The J. Paul Getty Museum has agreed to return two artworks at the center of a major dispute with Greece, officials said Monday.
In a joint statement, Voulgarakis and Getty Director Michael Brand said negotiations would continue on the return of two other ancient masterpieces that Greece claims were illegally excavated and smuggled out of the country.
Voulgarakis said he was "extremely satisfied" with the decision and voiced optimism that similar moves would follow from the Getty and other international museums.
Getty spokesman Ron Hartwig said details were still being finalized about when the two pieces might return to Greece. The artifacts have been displayed at the Getty Villa in Malibu, Calif., which houses the museum‘s extensive antiquities collection.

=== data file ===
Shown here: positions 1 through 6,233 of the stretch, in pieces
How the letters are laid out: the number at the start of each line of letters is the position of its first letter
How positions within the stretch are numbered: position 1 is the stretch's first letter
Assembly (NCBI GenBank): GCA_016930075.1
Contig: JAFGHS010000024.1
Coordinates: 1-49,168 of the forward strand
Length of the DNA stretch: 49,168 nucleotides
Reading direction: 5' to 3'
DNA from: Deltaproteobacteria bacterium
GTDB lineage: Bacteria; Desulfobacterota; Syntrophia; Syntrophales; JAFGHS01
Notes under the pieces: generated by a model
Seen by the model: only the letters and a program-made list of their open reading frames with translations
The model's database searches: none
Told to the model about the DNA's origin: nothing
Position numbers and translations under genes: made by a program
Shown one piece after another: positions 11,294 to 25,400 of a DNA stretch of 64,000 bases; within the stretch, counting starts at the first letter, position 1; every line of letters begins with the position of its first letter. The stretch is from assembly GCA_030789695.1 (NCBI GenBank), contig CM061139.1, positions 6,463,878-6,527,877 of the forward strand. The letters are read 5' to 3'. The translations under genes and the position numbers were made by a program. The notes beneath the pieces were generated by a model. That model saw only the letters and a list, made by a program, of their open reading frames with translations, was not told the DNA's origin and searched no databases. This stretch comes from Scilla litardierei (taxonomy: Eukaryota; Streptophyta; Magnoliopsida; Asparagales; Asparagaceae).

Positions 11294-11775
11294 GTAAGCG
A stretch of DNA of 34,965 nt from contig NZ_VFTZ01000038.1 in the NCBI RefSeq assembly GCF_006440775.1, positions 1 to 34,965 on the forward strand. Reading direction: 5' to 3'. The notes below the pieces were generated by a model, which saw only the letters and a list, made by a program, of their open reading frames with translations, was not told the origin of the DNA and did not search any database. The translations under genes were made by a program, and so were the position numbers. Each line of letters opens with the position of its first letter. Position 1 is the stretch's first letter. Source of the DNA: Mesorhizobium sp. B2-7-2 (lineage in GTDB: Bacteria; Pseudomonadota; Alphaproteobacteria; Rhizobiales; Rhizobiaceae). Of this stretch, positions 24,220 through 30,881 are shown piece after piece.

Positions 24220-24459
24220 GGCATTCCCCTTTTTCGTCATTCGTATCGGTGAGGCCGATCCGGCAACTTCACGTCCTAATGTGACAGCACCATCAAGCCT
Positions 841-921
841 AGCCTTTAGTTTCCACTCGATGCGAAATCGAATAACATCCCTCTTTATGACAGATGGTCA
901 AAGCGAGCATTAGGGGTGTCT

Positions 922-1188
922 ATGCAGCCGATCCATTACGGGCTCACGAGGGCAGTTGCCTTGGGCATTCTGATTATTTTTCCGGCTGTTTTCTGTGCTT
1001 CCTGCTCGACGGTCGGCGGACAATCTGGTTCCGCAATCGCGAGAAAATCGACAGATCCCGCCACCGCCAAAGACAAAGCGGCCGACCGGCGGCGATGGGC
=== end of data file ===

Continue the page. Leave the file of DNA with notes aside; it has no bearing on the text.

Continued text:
The agreement came after intense pressure from Greek authorities, who said they were able to prove the works were looted.
Authorities have stepped up their campaign for the return of looted antiquities, thousands of which are believed to be displayed in museums and private collections worldwide.
One villa belonged to the Getty‘s former antiquities curator, Marion True, who is on trial in Rome for allegedly having knowingly purchased stolen artifacts for the museum from Italy. True, who was out of Greece during the raids, has denied any wrongdoing.
Last month, the Getty said a tentative agreement had been reached in negotiations with Italian authorities over allegedly illegally obtained antiquities. Italy has been negotiating for the return of dozens of artifacts.